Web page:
Gaps in Practice Appear in Primary Healthcare Physicians Treating Gout


Significant differences in the practice of primary healthcare physicians were observed based on medical specialty when treating and managing asymptomatic hyperuricemia and gout.

Gaps in Practice Appear in Primary Healthcare Physicians Treating Gout

Ibrahim Tawhari, MD, MSc

Credit: LinkedIn

Results of a recent survey indicate despite a moderate level of knowledge and practice among primary healthcare physicians regarding asymptomatic hyperuricemia and gout, there was a gap in implementing this knowledge into personal practice, according to a study published in Cureus.1 Investigators believe data underscore the need for continuing medical education as well as specialized training programs.

Gout, the most common form of inflammatory arthritis, stems from hyperuricemia, defined as elevated serum urate levels >7.0 mg/dL in men and 6.0 mg/dL in women. Asymptomatic hyperuricemia is characterized by the absence of the clinical monosodium urate crystal deposition disease and is considered a significant medical concern as it is linked to cardiovascular disease, hypertension, chronic kidney disease, and insulin resistance.2

A cross sectional study performed in the Asir region of Saudi Arabia recruited primary healthcare physicians specializing in family medicine and general practice. Participants were invited to complete a modified electronic questionnaire to evaluate their knowledge and practices related to asymptomatic hyperuricemia and gout. The questionnaire also collected demographic data.

Knowledge was evaluated using 5 questions with a total possible score of 7, in which clinicians who scored <50% had poor knowledge on the subject and >75% had good knowledge. Similarly, practices were assessed using an 8-item questionnaire in which patients could receive a total of 12 points. Like the first section, <50% was categorized as poor practice and >75% was considered good practice.

“The urgency of this endeavor is underscored by the looming risk of gout's painful and disabling consequences, which can significantly impair the quality of life and heighten the burden of associated health complications,” wrote Ibrahim Tawhari, MD, MSc, Department of Internal Medicine, College of Medicine, King Khalid University, SAU, and colleagues.

A total of 201 healthcare professionals participated in the study, of which the majority were male (68.2%), 73.1% were aged 25 — 34 years, and 61.2% were practicing as general practitioners. Most (63.7%) had <5 years of experience and 36.8% received continuing medical education on asymptomatic hyperuricemia or gout. Most participants (66.7%) were aware of related management guidelines.

The study showed respondents had a moderate level of knowledge of asymptomatic hyperuricemia and gout, with an average score of 5.18 out of 7. Twenty-two clinicians had poor knowledge (10.9%), 92 had moderate knowledge (45.8%), and 87 had good knowledge (43.3%). The practice level was also deemed moderate, with a mean practice score of 6.75 out of 12. Key practices were measured serum urate levels (51.7%), joint aspiration (31.3%), and initiating urate-lowering therapy during flare (17.9%). Acute management strategies included nonsteroidal anti-inflammatory drugs (85.6%), colchicine (51.7%), and steroids (34.8%). A total of 29.4% of respondents were rated as poor, 61.7% were moderate, and only 9% of respondents were rated as good.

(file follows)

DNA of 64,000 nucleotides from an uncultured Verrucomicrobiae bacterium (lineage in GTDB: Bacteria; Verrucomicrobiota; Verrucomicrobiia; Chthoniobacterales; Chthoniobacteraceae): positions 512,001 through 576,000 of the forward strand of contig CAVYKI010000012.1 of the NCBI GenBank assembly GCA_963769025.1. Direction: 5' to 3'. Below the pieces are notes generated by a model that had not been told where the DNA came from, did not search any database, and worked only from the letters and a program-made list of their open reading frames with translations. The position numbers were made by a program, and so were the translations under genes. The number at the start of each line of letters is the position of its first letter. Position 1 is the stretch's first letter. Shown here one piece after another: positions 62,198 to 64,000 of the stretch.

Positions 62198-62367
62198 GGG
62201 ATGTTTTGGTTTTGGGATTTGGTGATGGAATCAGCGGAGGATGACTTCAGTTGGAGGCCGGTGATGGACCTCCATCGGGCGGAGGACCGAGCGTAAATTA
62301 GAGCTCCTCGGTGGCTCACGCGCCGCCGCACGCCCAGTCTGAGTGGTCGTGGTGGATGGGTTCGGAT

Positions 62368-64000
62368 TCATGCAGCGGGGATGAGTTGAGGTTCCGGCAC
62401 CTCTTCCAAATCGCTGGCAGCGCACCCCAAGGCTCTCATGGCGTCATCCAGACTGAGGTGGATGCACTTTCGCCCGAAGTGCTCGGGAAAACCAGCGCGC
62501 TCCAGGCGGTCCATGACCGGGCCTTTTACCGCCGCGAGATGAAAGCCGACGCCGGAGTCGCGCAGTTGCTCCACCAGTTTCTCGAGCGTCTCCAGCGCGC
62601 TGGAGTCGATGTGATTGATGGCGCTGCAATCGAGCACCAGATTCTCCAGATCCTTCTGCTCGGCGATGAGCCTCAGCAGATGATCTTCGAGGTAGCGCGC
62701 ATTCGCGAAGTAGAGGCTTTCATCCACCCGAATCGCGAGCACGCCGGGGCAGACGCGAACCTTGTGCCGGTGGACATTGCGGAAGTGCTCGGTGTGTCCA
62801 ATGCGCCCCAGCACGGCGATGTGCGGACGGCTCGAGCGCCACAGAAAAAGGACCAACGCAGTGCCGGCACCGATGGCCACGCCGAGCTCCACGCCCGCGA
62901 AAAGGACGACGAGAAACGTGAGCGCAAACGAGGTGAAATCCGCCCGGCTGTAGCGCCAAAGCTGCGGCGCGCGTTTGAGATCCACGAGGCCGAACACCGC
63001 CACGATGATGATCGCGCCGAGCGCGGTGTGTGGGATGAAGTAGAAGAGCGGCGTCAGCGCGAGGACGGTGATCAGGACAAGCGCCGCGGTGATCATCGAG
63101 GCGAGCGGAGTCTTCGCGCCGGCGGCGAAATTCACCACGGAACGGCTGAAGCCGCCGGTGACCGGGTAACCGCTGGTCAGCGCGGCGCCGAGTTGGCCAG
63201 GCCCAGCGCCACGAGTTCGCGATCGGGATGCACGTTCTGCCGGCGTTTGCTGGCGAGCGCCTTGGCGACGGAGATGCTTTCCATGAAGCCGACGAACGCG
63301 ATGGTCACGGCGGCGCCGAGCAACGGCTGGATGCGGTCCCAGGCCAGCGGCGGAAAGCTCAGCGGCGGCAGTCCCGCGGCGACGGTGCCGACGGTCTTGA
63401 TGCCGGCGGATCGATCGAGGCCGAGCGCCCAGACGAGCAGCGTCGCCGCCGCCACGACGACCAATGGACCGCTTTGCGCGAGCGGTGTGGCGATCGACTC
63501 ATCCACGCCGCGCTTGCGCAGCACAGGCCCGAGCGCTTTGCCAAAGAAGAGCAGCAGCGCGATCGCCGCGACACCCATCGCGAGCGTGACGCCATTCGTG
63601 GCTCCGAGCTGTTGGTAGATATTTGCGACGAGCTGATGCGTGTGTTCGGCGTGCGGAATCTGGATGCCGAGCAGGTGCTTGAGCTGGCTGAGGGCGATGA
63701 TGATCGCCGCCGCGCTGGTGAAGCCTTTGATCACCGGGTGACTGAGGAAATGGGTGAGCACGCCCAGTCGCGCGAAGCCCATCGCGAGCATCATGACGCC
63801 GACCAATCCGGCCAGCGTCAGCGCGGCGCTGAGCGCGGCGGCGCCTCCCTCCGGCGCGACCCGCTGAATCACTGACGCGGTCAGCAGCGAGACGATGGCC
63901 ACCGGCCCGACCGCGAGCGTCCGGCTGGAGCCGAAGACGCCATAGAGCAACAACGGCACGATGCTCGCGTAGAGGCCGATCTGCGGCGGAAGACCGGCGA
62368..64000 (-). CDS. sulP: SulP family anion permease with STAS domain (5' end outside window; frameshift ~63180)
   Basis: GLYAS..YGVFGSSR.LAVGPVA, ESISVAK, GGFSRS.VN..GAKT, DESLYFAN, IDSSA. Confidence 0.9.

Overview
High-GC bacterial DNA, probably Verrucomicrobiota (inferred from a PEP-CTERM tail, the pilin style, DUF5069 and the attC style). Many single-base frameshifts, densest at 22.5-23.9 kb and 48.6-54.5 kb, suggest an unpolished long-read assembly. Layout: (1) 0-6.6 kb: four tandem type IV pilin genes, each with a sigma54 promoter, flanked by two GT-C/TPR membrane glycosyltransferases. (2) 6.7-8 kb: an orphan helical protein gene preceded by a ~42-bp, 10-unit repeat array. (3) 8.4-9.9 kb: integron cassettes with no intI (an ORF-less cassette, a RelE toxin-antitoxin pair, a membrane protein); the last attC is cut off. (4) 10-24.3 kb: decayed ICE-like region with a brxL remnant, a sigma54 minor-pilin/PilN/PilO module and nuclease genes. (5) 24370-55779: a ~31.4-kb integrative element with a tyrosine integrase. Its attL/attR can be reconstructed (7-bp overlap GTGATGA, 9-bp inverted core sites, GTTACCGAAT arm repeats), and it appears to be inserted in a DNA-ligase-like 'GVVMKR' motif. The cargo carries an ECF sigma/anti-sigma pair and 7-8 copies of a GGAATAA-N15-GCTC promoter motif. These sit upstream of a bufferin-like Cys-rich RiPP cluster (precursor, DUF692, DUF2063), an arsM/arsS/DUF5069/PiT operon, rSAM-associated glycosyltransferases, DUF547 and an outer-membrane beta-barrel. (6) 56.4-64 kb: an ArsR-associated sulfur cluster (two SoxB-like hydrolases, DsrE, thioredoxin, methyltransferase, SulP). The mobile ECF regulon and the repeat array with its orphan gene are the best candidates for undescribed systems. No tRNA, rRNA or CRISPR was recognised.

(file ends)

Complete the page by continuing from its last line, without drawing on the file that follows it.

Further, although there were no significant differences in knowledge scores based on age, gender, or years of experience, significant differences were observed based on medical specialty. Female respondents rated slightly higher in both knowledge (5.27) and practice (6.83) scores when compared with men (5.15 and 6.71, respectively). Additionally, family medicine practitioners scored higher in both knowledge (5.54) and practice (7.37) when compared with general practitioners (4.96 and 6.35, respectively).

A significantly positive correlation was observed between knowledge and practice scores (P <.001).

Investigators noted limitations such as the cross-sectional design and only analyzing physicians from the Asir region. Additionally, there is a possibility of self-reporting bias, and the study did not include an exploration of potential reasons behind gaps in knowledge and practice.

“Future research should focus on understanding the barriers to optimal management of asymptomatic hyperuricemia and gout and developing strategies to overcome them,” investigators concluded. “This will ultimately contribute to improved health outcomes for individuals with asymptomatic hyperuricemia and gout, in line with the study's aim.”


  1. Tawhari I, AlQahtani O A, Alqahtani M S, et al. (January 06, 2024) Assessment of Primary Healthcare Providers’ Knowledge and Practices in Addressing Asymptomatic Hyperuricemia and Gout in the Asir Region of Saudi Arabia. Cureus 16(1): e51745. doi:10.7759/cureus.51745
  2. Waheed Y, Yang F, Sun D: Role of asymptomatic hyperuricemia in the progression of chronic kidney disease and cardiovascular disease. Korean J Intern Med. 2021, 36:1281-93. 10.3904/kjim.2020.340
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